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tv   DW News  Deutsche Welle  April 16, 2019 10:00am-10:31am CEST

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this is due to the news live from berlin devastated but still standing paris's notre dame cathedral smulders on the banks of the south after a fire devoured his roof and spire emergency workers say they have saved the main structure after a colossal firefighting effort. i'm
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sumi so muskaan i thank you for joining us french president tomorrow mccall is vowing to rebuild the notre dame cathedral after a blaze destroyed much of the twelfth century church late on monday firefighters say the fire is now completely extinguished now this here is what's been left standing this morning authorities say the cathedral structure was largely safe but the fire got its roof and cost aspire to collapse one firefighter was injured during the blaze and many valuable artworks inside were lost or were damaged and people around the world have been lamenting the devastation of an architectural jewel that a survivor over eight centuries and it's a symbol of france's heritage. this hell were a place on earth. this is what it might look like. the flames destroyed one to. world wars did not ravaging over eight hundred years
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of history. as the spire of not to dumb fell to the inferno. people in france and around the world looked on. thousands gathered nearby in paris many in shock at the scale of the blaze. the french president emmanuel mccall came to stand by them. we were able to build it more than eight hundred years ago and over the centuries to make it grow and improve. so i say to you very solemnly this evening this cathedral we will rebuild it all together. and this is probably a part of french destiny a project we will have for the coming years but i am committed to it starting
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tomorrow a national fund raising campaign will be launched and so i don't see. some four hundred firefighters battle to save the church smain bell towers they also rushed into the flames to try to salvage religious relics and priceless artworks. the fire spread extremely quickly on the roof wooden beams dating from the twelfth century are thought to be to blame. later some measure of good news firefighters announced the church's core structure had been saved. their efforts honored by those who looked on at the unfolding disaster. if you. will do that it's not just catholics but also believers and nonbelievers we share the same attachment to note the poverty because it's a landmark it's a place of refuge in french history. it's where we have gathered in joy and sorrow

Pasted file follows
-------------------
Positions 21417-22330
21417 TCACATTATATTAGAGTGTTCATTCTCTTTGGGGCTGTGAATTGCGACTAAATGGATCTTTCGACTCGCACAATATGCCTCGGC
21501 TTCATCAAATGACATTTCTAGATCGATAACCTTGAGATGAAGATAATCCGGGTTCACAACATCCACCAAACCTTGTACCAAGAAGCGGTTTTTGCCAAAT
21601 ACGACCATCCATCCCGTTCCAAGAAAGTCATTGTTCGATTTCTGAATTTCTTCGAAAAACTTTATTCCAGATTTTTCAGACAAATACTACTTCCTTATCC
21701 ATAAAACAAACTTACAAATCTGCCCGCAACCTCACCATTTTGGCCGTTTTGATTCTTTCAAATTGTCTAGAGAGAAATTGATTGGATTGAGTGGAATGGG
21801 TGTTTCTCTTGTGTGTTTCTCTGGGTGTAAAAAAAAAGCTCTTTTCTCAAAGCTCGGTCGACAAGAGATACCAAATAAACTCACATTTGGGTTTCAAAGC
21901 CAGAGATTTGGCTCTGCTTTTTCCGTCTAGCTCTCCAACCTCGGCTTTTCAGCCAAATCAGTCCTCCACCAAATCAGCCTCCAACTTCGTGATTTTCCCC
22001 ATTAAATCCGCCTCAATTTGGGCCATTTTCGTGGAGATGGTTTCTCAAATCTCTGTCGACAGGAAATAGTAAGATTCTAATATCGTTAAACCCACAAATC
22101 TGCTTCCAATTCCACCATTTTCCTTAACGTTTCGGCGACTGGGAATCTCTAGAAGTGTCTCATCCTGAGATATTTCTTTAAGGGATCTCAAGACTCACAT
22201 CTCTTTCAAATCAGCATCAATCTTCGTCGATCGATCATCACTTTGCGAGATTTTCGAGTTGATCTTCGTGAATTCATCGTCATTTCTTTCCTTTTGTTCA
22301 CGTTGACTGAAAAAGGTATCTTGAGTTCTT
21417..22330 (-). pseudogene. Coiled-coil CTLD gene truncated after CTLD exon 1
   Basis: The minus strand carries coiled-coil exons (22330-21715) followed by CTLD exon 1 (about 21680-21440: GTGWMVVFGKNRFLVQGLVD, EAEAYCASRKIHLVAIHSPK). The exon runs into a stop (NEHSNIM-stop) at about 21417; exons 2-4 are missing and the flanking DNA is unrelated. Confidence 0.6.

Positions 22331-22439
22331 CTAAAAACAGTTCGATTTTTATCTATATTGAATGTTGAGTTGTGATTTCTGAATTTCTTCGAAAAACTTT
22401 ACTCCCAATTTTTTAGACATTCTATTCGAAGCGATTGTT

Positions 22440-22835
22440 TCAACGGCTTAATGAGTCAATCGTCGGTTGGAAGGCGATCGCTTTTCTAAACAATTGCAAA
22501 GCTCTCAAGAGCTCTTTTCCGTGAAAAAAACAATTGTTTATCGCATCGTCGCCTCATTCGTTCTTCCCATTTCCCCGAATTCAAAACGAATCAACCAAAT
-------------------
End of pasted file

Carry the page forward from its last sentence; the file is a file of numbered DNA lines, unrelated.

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throughout our history. and thought oh now i started to suspect that it's the end of an era the end of a piece of history and aka tech it's incredibly unfortunate this is something that will have the world mourning. the loss of this piece of world heritage is weighing on many will beyond the streets of paris. if it goes over. the border. our correspondent barbara vessel has been following the latest for us at the scene in paris hi barbara so we're hearing that the flames there have been fully extinguished what can you tell us. the flames have been sting ridge the firefighters have been working throughout the morning to sort of find the line to
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remnants and identify probably spaces where small fires might still be. flank foundering but they say at the moment everything is completely under control so they've really managed to extinguish this huge fire that has been really roaring and raging last night between the hours of around eight o'clock till around midnight that was the worst time when you could really fire is sort of leaping at the sky and coloring the sky here a blood red is so they managed to sort of extinguish this they managed to fight now bring expert was on site we could see some of them a little while ago walk around on one of the main powers trying to look at structural damage and this is really what begins now experts are coming in today and trying to state how safe is the structure how safe is the building because even
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though it seems to be saved for the moment you don't know how much structural damage there is will they have to be support sportin what needs to be done immediately to see it if they keep this edifice from further damage and so to keep it safe for rebuilding so they are assessing the extent of the damage right now barbara we have also seen some first pictures from inside the cathedral what do we know about the damage to the many arkan artifacts and relics that have been housed inside the building. the artwork that was inside the so called the treasure chest the particularly the department within the church and nice parts of the church that could be brought out early enough some relics have been saved but a lot of the art that has been accumulated like historical said. and to really inside this church and that made up the fabric of precious fabric of this church